2. 山东交通学院信息科学与电气工程学院 济南 250357
2. School of Information Science and Electrical Engineering, Shandong Jiaotong University, Jinan 250357, China
Recent years wind energy conversion systems have advanced rapidly, due to the increasing concern for the environment pollution caused by the traditional energy sources. Through tracking the changing wind speed by adjusting the shaft speed, the variable speed wind turbines (VSWTs) enable the turbine to operate at its maximum power coefficient over a wide range of wind speeds [1]. To achieve the major task of power efficiency maximization, the VSWT should track the maximum power point despite wind variations [2].
Originally, the VSWT control system is designed based on the linear system theory [3][5]. The linear control encountered difficulties since VSWT system is a complex and highly nonlinear system with strong coupling features and uncertainty in both the aerodynamics and the electrical parts. To account for the nonlinear behavior, and to deal with the recognized problem of parameter variations, various advanced control strategies have been proposed, such as neural networks [6], adaptive control [7], feedback linearization technique [8], predictive control [9] and sliding mode approach [10][11]. Among these control strategies, sliding mode control (SMC) has proven to be very robust with respect to system parameter variations and external disturbances, and thus suitable for realizing VSWT system control. However, the standard firstorder sliding mode (FOSM) control generally shows significant drawback of chattering phenomenon. Some key components in the wind turbine (WT), such as gear box, would get damaged by the abrupt commutation in forces and torques [12].
Instead of influencing the first order time derivative of sliding variable, the secondorder sliding mode (SOSM) control acts on the second order derivatives of the sliding surfaces, which can help reduce the chattering phenomenon and provide higher sliding precision. Particularly, the SOSM supertwisting algorithm has been an effective way of controlling the VSWT system, since it only requires measurement of the sliding variable without using information about derivatives of the sliding constraint. A number of contributions on this control strategy have recently appeared for the realization of maximum power point tracking (MPPT) of VSWT system. Valenciaga et al.[13] obtained the control objective of wind energy conversion optimization of brushless doubly fed reluctance machine (BDFRM) based VSWT. Beltran et al. [14] presented a SOSM controller that facilitates the generator torque tracking the optimal torque, and maximized the power extraction of doubly fed induction generator (DFIG) based VSWT. Evangelista et al. [15] synthesized a supertwisting sliding mode control with variable gain, and showed a better performance in terms of mechanical loads and power tracking. However, in the aforementioned literatures, the SOSM control mainly concentrated on the electrical side dynamic control. For achieving the control objective of maximum power extraction, the generator torque was set to track the optimal aerodynamic torque, and it means that the energy loss caused by friction and mechanical rotational inertia in the transmission system was neglected in such circumstance. In other words, the captured power from wind was assumed to be equal to generator output power. This assumption is not always consistent with the actual situation, especially in turbulent wind scenarios.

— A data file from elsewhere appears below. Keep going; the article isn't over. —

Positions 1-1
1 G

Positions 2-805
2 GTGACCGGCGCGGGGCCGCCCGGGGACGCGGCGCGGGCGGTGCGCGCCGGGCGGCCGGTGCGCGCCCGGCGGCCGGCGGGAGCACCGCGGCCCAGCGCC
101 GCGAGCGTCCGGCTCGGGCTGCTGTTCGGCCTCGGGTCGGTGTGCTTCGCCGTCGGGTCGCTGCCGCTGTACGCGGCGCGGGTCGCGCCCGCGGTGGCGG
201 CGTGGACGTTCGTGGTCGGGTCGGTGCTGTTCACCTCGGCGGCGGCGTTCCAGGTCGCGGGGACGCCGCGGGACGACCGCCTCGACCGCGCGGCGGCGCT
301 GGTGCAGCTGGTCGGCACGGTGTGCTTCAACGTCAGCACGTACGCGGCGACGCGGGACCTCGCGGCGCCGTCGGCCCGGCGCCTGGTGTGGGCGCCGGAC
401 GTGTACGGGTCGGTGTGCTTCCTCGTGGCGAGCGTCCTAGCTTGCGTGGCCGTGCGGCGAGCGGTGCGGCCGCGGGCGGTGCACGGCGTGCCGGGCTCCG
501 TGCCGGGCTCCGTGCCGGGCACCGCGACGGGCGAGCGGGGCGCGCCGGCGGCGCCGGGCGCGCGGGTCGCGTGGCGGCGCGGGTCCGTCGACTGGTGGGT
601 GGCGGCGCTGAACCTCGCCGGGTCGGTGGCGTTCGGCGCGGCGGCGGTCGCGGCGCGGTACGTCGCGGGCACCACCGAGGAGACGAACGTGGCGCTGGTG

Therefore, this paper aims to investigate a new SOSM control method for the DFIG based VSWT system. A complete dynamic model of the VSWT system is established by integrating both aerodynamic and electrical parts, together with parameter uncertainties and perturbations. The control objective is to make the wind turbine rotor speed track the desired speed (the speed that is given by a MPPT) in spite of system uncertainties, and maintain the rotor current at rated value which can minimize the reactive power. This control strategy can provide a faster control action as the wind speed variations can be reflected instantaneously and significantly on the rotor speed reference signal, and yield more energy. Besides, by adopting quadratic Lyapunov function [16], the range of control parameters is obtained to guarantee the finite time convergence of the SOSM control system.